BySam Plank, writer at Creators.co
"You have to be what you are. Whatever you are, you gotta be it." -Johnny Cash. Tweet a tweeter at my twitty twitter, @tw1tterintw1t
Sam Plank

Daniel Day-Lewis has been a haute topic lately (just wait for it; that joke's gonna land in a few paragraphs). In case you need catching up, let's recap: Day-Lewis recently announced his retirement from acting, and he says it's for good this time. He hasn't officially come out and said why, but the rumor mill is churning.

And you won't believe what it just churned out. But, as always, take it with a grain of salt. The words “rumor,” “anonymous source,” and “claim” will be used frequently.

The humans behind Page Six have informed the internet that they have an exclusive source who knows what Day-Lewis will be doing after he hangs up his...whatever it is actors hang up when they retire. Oscars? And there are actually a few good reasons to maybe, just maybe believe the rumor.

Daniel Day-Lewis Wants To Be A Dressmaker. Possibly.

You read that right. The source claims that the reason the actor wants to take up dressmaking is because he's such an extreme method actor. DDL's upcoming movie, directed by , is almost a complete mystery, save for what IMDB gives us. The synopsis goes like this:

Set in the fashion world of 1950s London, a dressmaker is commissioned to design for members of high society and the royal family.

It's reported the title is Phantom Thread, but the studio hasn't confirmed it.

So what makes this rumor stand out from all the other countless rumors in Hollywood? Looking back at DDL's history as an actor tells us one thing.

This Rumor Could Actually Become Reality

Known for his extreme method acting, it wouldn't be a complete surprise if DDL jumped right into the dressmaking world after starring in a movie about a dressmaker. Let's not forget, he's not a complete stranger to quitting acting to work in the clothing industry. Back in the '90s, he took a few years off after The Boxer was released to become a cobbler in Italy.

It was an interview with Time back in 2012 that really shined a light on DDL's devotion to his craft. One of his earliest displays of method acting was back in 1989, when he was performing in Hamlet onstage at London’s National Theatre. His now-famous departure from the stage—and from stage acting completely—is the stuff of myth.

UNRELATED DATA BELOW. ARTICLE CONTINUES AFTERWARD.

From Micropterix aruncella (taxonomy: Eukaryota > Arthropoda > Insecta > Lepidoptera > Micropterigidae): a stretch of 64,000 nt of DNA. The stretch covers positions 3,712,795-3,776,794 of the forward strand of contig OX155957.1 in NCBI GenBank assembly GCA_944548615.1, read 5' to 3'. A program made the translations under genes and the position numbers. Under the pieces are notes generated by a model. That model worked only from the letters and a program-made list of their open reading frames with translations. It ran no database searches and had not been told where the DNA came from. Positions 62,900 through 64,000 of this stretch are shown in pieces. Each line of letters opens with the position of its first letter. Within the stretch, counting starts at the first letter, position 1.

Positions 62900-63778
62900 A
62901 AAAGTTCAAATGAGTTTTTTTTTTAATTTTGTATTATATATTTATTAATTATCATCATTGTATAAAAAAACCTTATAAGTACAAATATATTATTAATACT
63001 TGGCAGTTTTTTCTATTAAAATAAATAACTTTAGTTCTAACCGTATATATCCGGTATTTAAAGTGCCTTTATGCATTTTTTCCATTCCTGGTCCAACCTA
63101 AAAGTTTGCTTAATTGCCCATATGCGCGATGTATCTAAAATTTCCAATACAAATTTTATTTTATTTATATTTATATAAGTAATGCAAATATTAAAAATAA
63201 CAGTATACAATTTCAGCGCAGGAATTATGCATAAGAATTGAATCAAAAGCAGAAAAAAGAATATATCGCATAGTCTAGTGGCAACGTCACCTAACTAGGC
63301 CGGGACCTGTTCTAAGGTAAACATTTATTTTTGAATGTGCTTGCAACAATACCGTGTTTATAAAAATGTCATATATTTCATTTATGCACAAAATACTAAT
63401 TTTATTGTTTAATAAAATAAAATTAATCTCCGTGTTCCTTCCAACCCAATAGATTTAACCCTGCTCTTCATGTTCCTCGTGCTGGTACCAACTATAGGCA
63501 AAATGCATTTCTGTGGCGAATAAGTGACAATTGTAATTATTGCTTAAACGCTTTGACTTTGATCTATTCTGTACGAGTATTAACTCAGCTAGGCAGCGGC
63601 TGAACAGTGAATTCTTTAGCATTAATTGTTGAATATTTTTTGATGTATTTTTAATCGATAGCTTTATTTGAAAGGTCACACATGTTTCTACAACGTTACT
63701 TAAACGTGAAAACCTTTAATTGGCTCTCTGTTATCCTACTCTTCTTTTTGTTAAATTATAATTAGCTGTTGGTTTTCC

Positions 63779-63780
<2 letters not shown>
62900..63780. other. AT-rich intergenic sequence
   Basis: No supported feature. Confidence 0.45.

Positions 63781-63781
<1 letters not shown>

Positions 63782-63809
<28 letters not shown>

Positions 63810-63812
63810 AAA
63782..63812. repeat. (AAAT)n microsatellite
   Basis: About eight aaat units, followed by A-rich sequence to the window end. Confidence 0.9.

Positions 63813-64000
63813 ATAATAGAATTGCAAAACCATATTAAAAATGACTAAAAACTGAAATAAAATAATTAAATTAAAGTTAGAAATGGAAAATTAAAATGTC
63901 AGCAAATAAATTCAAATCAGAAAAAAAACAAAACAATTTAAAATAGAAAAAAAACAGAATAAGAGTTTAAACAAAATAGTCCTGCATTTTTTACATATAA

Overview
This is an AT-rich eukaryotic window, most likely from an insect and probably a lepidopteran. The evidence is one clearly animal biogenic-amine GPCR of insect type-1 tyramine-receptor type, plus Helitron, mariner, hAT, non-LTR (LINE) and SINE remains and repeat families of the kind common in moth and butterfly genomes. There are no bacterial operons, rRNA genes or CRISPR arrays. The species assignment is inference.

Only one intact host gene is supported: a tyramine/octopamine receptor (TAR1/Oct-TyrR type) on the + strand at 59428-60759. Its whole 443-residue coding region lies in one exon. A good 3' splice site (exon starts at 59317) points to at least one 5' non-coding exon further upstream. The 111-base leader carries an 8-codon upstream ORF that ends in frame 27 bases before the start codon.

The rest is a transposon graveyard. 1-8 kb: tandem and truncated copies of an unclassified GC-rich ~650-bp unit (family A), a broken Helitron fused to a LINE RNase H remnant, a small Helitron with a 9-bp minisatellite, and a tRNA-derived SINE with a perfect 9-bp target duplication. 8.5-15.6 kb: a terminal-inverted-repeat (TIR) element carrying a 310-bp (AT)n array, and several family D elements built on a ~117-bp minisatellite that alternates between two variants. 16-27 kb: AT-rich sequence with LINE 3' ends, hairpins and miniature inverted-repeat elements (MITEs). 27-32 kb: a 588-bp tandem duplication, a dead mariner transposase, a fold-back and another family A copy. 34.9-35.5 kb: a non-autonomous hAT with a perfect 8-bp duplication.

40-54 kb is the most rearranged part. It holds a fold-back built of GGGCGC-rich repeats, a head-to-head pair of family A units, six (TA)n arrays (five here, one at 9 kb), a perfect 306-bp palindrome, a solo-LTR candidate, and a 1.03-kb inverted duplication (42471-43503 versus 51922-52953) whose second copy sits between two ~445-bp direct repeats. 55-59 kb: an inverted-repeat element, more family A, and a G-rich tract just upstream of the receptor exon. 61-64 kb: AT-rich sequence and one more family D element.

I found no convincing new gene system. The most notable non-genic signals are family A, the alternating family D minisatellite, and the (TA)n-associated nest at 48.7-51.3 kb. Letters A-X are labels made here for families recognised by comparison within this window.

In his interview, he clarifies some things, including the fact that he didn't actually see his dead father's ghost. As the story goes, he was doing a scene where Hamlet speaks to his father's ghost, and just up and left, right in the middle of it. He spoke about his surprise exit from the stage, and plays altogether, in the interview:

“I may have said a lot of things in the immediate aftermath. And to some extent I probably saw my father’s ghost every night, because of course if you’re working in a play like Hamlet, you explore everything through your own experience. You think you’re traveling a vast distance to understand another life, but it may be that you’re bringing that life toward you at the same time. What allows that work to live is the common experience, the bond between the two of you. It’s utterly delusional to say you become some other person—you don’t. But you do get to know yourself in a different way, through the prism of that other life. That correspondence between father and son, or the son and the father who is no longer alive, played a huge part in that experience. So yes, of course, it was communication with my own dead father. But I don’t remember seeing any ghosts of my father on that dreadful night!”

Another great example of his method acting is how Day-Lewis lived off the land in the Alabama wilderness for a few days while preparing for 1992's The Last of the Mohicans. There are stories from Gangs of New York (2002), My Left Foot (1989), and In The Name Of The Father (1993) that only add to the legend that is Daniel Day-Lewis, and make this rumor of him retiring from acting once and for all to become a dressmaker really seem like it could become a reality.

Or, you know, he could literally just be quitting acting, and will be sitting in the director's chair for the rest of his career. Whatever his plans, best of luck to him!

What do you think? Will we be seeing a DDL exclusive in a department store near us someday soon? Let me know in the comments!

[Sources: IMDB & Page Six]

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